Reacting to The British Fantasy Awards Shortlist 2022

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Reacting to The British Fantasy Awards Shortlists 2022

what are these awards?

The British Fantasy Awards have been around since 1971, they are held by The British Fantasy Society (founded 1970). It is a celebration of the fantasy books published over the past year. The awards categories have changed over the years, so there are now 14. If you are interested in discovering more about the history of these awards, please head over to the website.

divider. In centre is a red and pink mushroom/toadstool, on the left and right are pink swirls.

Best Newcomer (The Sydney J. Bounds Award)

Jurors: Anna Agaronyan, Clara Cohen, E.M. Faulds, Mina Ikemoto Ghosh, João F. Silva

J.T. Greathouse, for The Hand of the Sun King (Gollancz)

A story of a man who is torn between the legacy of his father and mother. Trying to find a path where both sides can find peace will change the world, but his search for freedom will entangle him in a war between the gods themselves. I have seen this book around but I knew very little of it. The premise sounds traditional but with a lot of potential depending on how it is executed. As it is on this list it gives me hope it will be a great read.

Ian Green, for The Gauntlet and the Fist Beneath (Head of Zeus)

A mother must become the weapon she was trained to be when her daughter is abducted. She will have to chase across a land of twisted monsters and ancient gods, to pursue the mysterious orbs, whose presence could herald the return of the Empire she spent her entire life fighting. It definitely sounds like an adventure book and I love that it features a mother main character.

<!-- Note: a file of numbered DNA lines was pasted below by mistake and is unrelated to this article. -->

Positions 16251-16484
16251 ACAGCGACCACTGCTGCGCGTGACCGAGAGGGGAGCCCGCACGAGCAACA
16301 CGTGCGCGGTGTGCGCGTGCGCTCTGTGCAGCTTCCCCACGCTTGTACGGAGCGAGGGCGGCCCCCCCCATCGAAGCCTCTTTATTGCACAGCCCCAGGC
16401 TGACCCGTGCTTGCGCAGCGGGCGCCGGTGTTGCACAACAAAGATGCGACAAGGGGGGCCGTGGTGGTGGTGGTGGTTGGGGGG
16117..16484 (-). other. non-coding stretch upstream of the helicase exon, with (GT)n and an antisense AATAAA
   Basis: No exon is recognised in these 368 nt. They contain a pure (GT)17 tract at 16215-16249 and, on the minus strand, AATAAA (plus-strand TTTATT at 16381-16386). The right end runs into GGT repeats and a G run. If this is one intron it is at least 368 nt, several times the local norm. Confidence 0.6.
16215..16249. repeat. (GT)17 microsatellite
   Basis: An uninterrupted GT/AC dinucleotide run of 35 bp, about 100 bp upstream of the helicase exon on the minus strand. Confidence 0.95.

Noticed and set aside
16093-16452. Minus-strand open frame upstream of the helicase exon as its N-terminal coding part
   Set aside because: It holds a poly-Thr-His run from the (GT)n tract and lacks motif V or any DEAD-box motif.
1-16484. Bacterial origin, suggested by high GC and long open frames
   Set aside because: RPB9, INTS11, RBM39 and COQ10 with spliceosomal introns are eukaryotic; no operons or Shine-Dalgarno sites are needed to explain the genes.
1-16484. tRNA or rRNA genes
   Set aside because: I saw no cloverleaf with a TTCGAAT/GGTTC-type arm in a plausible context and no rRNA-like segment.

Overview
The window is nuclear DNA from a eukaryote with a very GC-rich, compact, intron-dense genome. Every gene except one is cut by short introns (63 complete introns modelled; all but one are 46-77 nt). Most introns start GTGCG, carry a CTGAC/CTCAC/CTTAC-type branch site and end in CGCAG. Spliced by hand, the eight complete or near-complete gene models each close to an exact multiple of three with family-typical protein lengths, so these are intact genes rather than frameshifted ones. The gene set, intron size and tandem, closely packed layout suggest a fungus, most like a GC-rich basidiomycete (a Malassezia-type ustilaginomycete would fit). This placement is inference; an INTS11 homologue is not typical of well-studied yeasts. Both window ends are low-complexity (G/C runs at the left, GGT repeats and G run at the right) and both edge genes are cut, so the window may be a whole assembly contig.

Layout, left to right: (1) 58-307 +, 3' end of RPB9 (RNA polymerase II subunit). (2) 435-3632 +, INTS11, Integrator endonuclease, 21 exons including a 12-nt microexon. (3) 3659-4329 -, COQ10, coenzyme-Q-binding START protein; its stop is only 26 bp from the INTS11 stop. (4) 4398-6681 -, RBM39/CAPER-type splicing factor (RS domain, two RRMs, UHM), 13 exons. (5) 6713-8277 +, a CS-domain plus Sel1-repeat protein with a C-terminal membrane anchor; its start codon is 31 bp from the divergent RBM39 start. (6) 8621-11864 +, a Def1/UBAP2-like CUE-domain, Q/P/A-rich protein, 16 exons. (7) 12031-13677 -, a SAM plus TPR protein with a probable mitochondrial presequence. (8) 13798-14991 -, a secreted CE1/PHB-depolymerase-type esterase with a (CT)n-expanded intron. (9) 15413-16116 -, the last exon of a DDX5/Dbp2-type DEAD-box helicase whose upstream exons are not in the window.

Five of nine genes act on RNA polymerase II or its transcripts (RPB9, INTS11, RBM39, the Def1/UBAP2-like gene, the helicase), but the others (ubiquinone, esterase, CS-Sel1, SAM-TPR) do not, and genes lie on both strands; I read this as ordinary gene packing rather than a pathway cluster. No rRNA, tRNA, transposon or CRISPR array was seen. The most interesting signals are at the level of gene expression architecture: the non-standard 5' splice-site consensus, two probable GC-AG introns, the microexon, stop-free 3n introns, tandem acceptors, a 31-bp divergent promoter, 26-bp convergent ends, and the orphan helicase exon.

Shelley Parker-Chan, for She Who Became the Sun (Tor)

In Mongol-occupied imperial China, a peasant girl refuses her fate of an early death. Stealing her dead brother’s identity to survive, she rises from monk to soldier, then to rebel commander. I have heard a lot about this book. It sounds amazing and it is waiting on my shelf to be read, in fact, I’ve read one chapter. I’ve just got to finish my current read then I will be ready to go straight in. It makes me so happy to see it on this list.

Lorraine Wilson, for This is Our Undoing (Luna Press Publishing)

Set in In a near-future Europe. When an old enemy dies, Lina’s dangerous past resurfaces, putting her family’s lives at risk. Facing pressure from all sides, Lina realises that to save her family she too must become a monster. I hadn’t heard of this book before but it sounds interesting. The mix of dystopian and thriller gives it a fresh feel. I want to know how it ends.

C.A. Yates, for We All Have Teeth (Fox Spirit)

A collection of short stories for those seeking weird, genre-bending stories. Welcome to the worlds of C.A. Yates, where fish sing, bikinis kill, and we all have teeth. Open the door and step inside; you’ll need a cup of tea to survive. My first impression is that these will be weird stories to make you think and I do love riding that rollercoaster every once in a while.

Xiran Jay Zhao, for Iron Widow (Penguin Teen)

A young adult book this time and one with a steampunk vibe. When seeking revenge for her sister’s killer, Zetian earns the label Iron Widow, a much-feared and much-silenced kind of female pilot who can sacrifice boy soldiers to power up Chrysalises instead of themselves. To tame her, she is paired up with the most powerful soldier but she is determined to fight the system. The plot is pretty epic and another book on my TBR. I love that it questions a misogynist system, and in such high stakes as she has to literally bet her life on it. The relationships should be interesting to explore in it too.